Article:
Please enlighten me! Confused, young, lost. Input from all traders welcome!

Discussion in 'Professional Trading' started by IvoryOctopus, Nov 12, 2011.

  1. So pretty much, I'm young, ignorant, and in many cases naive. Even moreso when compared to many of those that have been involved in the market for many many years. But where do I go and how do I shorten this gap?

    I've been interested in trading for quite some time, and yet I feel like there's been such a barrier for me when trying to learn about trading or get started and involved.
    It's always apparent of how unknowledgable I am, especially in many threads on the forum as terms, ideas, and subjects go right over my head. I feel such a lack of understanding of things, especially of the market mechanics that effect trading, as well as the trading strategies and signs that would cause one to make decisions. The ability to analyze information and know the effect and/or take an action to say the least. Even knowing what information I need in the first place!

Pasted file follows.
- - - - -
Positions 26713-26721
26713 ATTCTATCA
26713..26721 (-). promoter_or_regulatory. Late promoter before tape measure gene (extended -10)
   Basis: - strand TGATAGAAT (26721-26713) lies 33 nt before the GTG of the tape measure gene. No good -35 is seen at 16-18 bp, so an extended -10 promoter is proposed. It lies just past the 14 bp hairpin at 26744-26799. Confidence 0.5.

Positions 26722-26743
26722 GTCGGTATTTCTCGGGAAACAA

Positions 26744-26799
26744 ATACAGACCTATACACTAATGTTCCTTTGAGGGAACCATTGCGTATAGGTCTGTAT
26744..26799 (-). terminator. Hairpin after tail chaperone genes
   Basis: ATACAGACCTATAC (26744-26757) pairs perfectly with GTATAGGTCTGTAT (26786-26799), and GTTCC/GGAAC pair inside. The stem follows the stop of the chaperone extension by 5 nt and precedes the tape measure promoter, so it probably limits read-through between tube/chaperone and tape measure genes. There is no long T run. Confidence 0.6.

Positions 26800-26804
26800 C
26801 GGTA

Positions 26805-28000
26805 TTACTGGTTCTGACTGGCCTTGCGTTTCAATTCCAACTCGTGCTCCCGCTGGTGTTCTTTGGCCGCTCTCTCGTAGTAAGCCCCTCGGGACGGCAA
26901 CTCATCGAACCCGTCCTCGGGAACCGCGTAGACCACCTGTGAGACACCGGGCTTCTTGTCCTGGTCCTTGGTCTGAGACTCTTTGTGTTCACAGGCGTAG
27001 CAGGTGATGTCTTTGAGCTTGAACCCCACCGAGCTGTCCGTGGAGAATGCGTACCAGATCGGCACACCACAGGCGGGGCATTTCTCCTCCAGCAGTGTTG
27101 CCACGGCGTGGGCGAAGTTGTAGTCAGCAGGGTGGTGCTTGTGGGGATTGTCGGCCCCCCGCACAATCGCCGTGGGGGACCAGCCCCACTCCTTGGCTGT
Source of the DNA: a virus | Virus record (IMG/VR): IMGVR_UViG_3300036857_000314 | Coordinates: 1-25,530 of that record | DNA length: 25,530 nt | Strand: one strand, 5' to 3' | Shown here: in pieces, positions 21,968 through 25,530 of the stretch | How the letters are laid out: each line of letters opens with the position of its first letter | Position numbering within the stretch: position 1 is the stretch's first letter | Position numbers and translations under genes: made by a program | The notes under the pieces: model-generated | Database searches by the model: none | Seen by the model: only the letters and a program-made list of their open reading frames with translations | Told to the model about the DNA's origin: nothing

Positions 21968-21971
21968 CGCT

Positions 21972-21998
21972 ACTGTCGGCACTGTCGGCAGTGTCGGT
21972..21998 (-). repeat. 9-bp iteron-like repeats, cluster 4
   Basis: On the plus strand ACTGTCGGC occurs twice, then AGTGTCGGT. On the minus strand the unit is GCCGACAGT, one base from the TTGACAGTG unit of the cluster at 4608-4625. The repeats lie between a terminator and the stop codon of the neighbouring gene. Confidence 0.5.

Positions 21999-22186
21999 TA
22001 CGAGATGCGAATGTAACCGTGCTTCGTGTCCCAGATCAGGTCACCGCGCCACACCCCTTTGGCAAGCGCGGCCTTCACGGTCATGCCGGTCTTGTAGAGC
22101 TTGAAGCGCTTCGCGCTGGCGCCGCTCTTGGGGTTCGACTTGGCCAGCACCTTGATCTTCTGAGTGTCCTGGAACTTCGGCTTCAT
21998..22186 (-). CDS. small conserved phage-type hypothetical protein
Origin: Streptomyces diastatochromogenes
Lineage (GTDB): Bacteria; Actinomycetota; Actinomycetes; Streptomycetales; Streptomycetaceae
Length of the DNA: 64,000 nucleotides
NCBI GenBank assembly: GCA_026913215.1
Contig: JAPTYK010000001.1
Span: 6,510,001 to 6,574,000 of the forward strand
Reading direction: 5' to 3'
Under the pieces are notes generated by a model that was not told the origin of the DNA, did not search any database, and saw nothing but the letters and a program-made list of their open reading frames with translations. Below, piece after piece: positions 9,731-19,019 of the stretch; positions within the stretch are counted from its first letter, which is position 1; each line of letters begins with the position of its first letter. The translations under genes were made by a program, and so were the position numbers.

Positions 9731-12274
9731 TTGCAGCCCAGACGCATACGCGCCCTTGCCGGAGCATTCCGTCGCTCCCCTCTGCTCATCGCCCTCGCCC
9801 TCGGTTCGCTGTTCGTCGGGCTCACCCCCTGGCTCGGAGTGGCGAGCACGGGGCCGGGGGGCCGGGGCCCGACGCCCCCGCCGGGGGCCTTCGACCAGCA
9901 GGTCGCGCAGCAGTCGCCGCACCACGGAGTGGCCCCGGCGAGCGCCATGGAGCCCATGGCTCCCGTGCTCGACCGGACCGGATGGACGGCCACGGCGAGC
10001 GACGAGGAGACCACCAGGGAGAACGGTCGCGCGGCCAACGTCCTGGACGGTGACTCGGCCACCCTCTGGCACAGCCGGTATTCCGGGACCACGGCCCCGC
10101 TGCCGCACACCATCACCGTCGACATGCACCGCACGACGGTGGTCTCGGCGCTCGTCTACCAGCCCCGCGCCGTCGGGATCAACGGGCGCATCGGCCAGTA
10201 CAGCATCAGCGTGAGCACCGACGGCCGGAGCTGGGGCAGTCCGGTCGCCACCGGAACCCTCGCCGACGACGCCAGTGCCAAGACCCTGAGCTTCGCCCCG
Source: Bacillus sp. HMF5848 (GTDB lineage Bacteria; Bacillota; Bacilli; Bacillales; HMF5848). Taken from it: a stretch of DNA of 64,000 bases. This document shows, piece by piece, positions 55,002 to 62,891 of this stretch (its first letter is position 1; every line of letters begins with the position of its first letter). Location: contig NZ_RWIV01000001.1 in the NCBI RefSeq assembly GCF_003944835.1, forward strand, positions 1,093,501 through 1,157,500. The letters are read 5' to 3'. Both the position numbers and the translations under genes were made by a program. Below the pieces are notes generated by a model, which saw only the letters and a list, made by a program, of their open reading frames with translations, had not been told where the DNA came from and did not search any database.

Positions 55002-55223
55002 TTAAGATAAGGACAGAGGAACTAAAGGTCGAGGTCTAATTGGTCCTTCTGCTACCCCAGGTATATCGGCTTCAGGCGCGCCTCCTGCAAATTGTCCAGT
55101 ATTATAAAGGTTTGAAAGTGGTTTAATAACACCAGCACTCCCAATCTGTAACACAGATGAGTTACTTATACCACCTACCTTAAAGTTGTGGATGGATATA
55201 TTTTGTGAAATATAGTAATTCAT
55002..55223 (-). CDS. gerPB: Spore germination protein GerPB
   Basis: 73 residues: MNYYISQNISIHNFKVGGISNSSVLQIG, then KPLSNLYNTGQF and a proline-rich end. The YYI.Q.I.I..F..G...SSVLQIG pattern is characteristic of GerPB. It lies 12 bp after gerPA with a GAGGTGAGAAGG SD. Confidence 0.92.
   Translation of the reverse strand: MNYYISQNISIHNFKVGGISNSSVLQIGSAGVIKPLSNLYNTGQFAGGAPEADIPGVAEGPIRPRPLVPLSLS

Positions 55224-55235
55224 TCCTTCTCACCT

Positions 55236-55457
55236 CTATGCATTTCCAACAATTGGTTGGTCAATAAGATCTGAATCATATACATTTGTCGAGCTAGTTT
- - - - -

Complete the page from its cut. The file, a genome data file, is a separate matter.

But I definitely feel lost as to where I should go to learn what I need to know, I really wish I knew someone personally that could clear many things up but unfortunately thats not the case. I read as much as I can online but that only goes so far, and I've just bought A Random Walk Down Wall Street as well as The Master Swing Trader which I will soon read.

    Now, what I believe much of the population does that are less involved are the buy and hold type that invest in something for up to decades for long-term profit, which is definitely not what I'm looking to focus on. I have the desire to go for much shorter terms and hopefully use trading as a source of side or even primary income in the future. But of course, I may be speaking in naivety as I'm not sure if I know what's even realistically possible!